Monday, January 02, 2006

Tootin' my own horn

This blog was quoted in ZDNet today. Yep, I'm humbled to have been quoted. It was in regards to my comments on the, hopefully, soon to be released P2P extension for Firefox, AllPeers.

Update: To elaborate on what was said in the article (would've done this earlier, but I was on my way out the door when I saw the quote), I do think a P2P application of some sort has the potential to greatly expand Firefox's market share. Why?

Let's face it, many of the extensions for Firefox are nice (I use a bunch), but they aren't all that compelling to make most users switch from IE. The so-called "killer app" or "killer extension" so far has not materialized. With IE7 coming with many of the basic features of a standard Firefox release, what is going to make an IE user want to switch to Firefox (I know, other than security issues and open source politics - both of which are strong motivators for myself, but apparently not for 85% of the users)? In order to continue to grow, Firefox is going to need more functionality that further differentiates itself from IE.

This is where P2P comes in. There are several things that the web is very good at. One is providing information. Another is providing community. The success of P2P software, including BitTorrent, is that it provides a tool around which a community can interact. File sharing - legal and otherwise - is a very popular community event. Having that functionality as an extension of Firefox would provide a seamless experience for a tool that provides access to information (via a browser) and community (via the P2P).

Look at other areas on the web where community has been a successful part of the economics. Slashdot, Digg, Flickr, Del.icio.us, and others have all been built around economies of scale that have come together thanks to tools that provided the basis for growth of a community. Slashdot builds community through a message board on technology issues. Digg takes that a step further and allows the user to vote on the important or cool stuff on the web. Del.icio.us allows the sharing and searching of information through bookmarks. Flickr allows the tagging and sharing of photos. Hell, even Amazon is adding tags to it's reviews and has expanded their search engine. Wikipedia, despite the recent publicity, has been very successful in using community to build a quality product.

With community comes a market. With a market comes market share. With that comes greater means to generate income and interest. The economics of this is that a snowball effect is created for the products and that can translate into revenue streams.

Is P2P the killer app that creates the snowball effect and creates a greater market share for Firefox? Time will tell. It certainly has the potential. And, if that happens, Microsoft should better watch out. They haven't done community particularly well in their web browser. There is a part of the company that doesn't want to take chances because other parts of the company have interests that conflict with each other. P2P, for instance, conflicts with oft stated DRM (Digital Rights Management) goals. Yet, if Firefox has some semblance of this and Microsoft does not answer that competitive edge, then Firefox is bound to build market share.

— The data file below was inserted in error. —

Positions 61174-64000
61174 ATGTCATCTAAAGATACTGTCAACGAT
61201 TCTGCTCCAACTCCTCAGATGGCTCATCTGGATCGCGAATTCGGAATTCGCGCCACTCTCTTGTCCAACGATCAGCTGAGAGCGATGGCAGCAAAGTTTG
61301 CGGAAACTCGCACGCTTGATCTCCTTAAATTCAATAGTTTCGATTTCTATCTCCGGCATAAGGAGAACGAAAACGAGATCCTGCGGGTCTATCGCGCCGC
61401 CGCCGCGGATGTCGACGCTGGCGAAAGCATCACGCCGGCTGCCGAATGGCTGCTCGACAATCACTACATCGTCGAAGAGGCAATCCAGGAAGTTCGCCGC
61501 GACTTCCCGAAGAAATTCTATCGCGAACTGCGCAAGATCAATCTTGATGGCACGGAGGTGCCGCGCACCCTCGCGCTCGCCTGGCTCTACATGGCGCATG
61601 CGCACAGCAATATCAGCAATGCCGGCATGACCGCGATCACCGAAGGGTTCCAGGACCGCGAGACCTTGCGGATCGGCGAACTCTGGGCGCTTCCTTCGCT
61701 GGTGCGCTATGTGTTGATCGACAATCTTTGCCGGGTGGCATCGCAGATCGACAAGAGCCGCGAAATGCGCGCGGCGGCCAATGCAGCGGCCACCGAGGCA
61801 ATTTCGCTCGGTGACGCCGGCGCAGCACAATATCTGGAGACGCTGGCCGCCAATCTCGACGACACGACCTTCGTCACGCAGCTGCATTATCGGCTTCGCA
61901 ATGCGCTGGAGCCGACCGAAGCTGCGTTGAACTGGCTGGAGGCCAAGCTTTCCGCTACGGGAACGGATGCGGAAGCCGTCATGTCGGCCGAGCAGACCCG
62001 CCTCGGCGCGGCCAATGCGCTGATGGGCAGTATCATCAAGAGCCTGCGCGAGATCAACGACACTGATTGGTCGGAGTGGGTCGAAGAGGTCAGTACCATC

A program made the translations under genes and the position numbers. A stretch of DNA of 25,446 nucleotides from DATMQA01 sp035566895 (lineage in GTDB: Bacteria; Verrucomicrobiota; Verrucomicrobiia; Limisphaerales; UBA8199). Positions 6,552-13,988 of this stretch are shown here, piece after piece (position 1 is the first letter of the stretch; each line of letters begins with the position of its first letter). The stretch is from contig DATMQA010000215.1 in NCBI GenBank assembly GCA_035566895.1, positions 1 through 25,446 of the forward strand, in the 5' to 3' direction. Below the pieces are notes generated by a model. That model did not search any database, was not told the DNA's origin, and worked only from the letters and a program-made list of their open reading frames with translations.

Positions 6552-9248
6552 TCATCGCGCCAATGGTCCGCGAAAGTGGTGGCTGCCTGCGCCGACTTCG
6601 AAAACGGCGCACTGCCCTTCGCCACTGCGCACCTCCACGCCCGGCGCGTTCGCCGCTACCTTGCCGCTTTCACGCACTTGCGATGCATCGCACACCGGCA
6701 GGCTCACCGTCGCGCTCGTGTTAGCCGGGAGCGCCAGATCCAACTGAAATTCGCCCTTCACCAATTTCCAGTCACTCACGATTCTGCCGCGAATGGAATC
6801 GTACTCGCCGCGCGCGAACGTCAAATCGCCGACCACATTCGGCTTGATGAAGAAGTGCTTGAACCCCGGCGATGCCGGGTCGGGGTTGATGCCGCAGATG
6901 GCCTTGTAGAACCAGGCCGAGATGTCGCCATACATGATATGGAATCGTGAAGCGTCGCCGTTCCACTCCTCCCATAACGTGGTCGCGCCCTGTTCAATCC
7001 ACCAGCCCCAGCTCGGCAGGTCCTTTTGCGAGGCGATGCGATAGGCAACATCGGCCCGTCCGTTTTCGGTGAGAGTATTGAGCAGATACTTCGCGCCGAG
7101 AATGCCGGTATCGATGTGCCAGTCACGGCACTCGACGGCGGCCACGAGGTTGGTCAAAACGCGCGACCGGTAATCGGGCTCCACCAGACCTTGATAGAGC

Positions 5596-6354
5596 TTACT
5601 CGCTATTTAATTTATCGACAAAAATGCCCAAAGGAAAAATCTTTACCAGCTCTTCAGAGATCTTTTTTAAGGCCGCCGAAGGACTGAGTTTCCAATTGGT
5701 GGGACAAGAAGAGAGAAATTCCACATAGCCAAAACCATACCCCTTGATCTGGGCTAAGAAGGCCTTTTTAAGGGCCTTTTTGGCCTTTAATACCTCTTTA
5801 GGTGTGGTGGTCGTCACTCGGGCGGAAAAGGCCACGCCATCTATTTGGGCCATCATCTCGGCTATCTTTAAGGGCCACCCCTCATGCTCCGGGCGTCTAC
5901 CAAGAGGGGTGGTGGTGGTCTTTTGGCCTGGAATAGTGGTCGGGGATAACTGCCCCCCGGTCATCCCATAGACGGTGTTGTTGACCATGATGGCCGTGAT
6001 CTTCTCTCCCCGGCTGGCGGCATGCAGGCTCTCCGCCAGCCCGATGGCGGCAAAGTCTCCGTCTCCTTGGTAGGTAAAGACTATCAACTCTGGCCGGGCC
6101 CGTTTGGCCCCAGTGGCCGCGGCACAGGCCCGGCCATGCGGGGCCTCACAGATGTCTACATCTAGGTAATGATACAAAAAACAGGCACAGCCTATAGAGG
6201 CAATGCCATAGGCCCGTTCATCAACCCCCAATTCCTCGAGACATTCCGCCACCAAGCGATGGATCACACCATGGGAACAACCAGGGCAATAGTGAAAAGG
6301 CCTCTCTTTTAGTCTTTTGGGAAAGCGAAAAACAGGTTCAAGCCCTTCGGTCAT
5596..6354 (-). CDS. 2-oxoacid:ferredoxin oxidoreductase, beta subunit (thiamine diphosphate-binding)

A valid point was made in the ZDNet article that we haven't actually seen the AllPeers product yet. As the blogger pointed out Allpeers could be vaporware and that could hurt Firefox. I don't agree that there would be much, if any harm, but I do worry that it will be vaporware. Worse yet, it could be poorly implemented or have major security holes and none of this hype would be justified. Still, obviously there is interest in seeing this happen. If Allpeers fails, then someone else should step into the gap. Bringing community together is too important a step to be ignored in supporting this browser. Firefox has been marketed by community. It was launched by community support. It has been sustained by it and it's future lies in the growth of that community. What better way that facilitating communication and sharing in that community?

2 comments:

Matthew Gertner said...

You're right that Firefox is lacking a "killer app" at present. What I generally say is that AllPeers adds viral propagation dynamics to Firefox. Right now, people recommend Firefox to their friends out of ideology, which has its limits. Giving people a real practical reason to encourage others to install Firefox (i.e. so that they can share files with them) is an important way to drive adoption beyond what has been achieved up until now.

B.D. said...

Quite correct. "Viral" was the word I was looking for. Thank you.

A poster on the ZDNet site scoffed noting that there is nothing new in AllPeers' technology. While true, the writer doesn't explain what exactly was new about Skype, Flickr, Del.icio.us, Last.fm, or Digg. The answer is "nothing". All they did was present it in such a way that users could take it and build a community with it. A viral economics.

Thinking about this further last night, this is very similar to a pre-Internet marketing campaign. MCI's Friends and Family program was hugely successful. While not offering new tools, they were offering discounts. The catch was viral marketing. They used the savings as the initial draw, but it was the viral economics that caused it to be a huge success.